In early 2016 William Kentridge was at work on a monumental frieze to be installed along the banks of Rome’s Tiber River in April of the same year. The 550 meter work would be stenciled onto the wall of the river from Ponte Sisto to Ponte Mazzini. It would be called Triumphs and Laments and would consist of scenes from the cultural and political history of Rome from drawings that Kentridge had been preparing in his studio in Johannesburg for a number of years.
In January 2016 Kentridge also began discussions with a long-time collaborator, Master Printer Jillian Ross of David Krut Workshop (DKW), about using these drawings as the basis for a series of large woodcut prints. Ross and her assistants Sbongiseni Khulu and Chad Cordeiro began extensive tests on a grouping of three figures from the frieze as this would be their first woodcut project with Kentridge. Over the course of the year, the printing team worked on creating and editioning the first two woodcuts in the series, Mantegna and The Flood. February 2017 saw the completion of the third woodcut, Lampedusa, and the fourth image, That which we do no remember was completed in October 2017.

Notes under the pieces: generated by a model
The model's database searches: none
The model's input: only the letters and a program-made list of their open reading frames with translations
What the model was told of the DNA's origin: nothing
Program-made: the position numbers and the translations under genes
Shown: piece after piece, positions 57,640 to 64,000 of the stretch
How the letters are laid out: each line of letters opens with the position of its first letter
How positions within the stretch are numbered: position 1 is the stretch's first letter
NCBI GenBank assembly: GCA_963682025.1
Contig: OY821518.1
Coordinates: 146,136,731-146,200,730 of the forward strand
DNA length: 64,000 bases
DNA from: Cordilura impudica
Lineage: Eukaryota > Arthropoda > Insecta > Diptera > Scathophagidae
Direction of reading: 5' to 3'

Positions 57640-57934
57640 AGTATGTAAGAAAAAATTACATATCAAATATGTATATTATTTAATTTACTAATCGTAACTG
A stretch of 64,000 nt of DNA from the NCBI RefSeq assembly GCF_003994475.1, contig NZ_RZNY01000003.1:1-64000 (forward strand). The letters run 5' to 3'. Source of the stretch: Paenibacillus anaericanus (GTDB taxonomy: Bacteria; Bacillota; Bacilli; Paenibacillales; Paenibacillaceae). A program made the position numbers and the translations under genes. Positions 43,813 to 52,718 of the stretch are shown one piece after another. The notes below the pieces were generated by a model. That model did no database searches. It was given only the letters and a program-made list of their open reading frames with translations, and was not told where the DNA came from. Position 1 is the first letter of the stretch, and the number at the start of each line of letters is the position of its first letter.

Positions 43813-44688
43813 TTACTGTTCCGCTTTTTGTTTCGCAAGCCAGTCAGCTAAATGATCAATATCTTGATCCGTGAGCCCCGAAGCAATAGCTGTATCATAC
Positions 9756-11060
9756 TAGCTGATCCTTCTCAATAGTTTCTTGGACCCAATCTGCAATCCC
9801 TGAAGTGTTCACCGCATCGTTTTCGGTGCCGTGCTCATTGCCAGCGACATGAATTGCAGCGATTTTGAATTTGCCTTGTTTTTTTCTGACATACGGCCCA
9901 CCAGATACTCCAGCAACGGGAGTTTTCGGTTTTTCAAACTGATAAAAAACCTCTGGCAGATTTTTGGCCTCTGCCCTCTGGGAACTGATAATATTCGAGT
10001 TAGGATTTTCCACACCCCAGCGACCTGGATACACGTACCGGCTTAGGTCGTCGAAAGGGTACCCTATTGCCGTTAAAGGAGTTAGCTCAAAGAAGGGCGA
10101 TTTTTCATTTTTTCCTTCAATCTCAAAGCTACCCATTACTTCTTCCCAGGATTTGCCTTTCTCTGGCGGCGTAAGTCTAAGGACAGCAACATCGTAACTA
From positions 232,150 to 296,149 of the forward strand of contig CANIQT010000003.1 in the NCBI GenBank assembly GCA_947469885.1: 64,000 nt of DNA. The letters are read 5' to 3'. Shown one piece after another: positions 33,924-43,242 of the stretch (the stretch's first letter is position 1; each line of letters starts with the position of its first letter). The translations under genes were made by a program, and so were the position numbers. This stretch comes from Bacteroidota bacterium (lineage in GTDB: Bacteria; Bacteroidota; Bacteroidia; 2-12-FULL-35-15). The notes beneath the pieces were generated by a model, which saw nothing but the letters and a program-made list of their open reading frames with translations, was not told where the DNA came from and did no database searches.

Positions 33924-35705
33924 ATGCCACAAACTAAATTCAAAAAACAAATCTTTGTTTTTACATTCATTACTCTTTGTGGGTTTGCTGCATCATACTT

Each print comes unassembled with the following contents included:
- a black linen portfolio box that houses
- an instructions manual
- a booklet on the making of each artwork
- the number of prints found in the finished work
- the number of aluminum pins found in the finished work
- two acetate sheets with registration notes (life size)
The Universal Archive began at DKW in 2012 and is made up of linocuts printed onto non-archival 1950s dictionary and encyclopaedia paper. The series contains over 70 individual images. Many of which represent recurring motifs commonly seen in Kentridge’s art, ink drawings, sculptures and stage productions. They depict everyday images, such as coffee pots, trees, cats, female nudes, typewriters, horses and birds.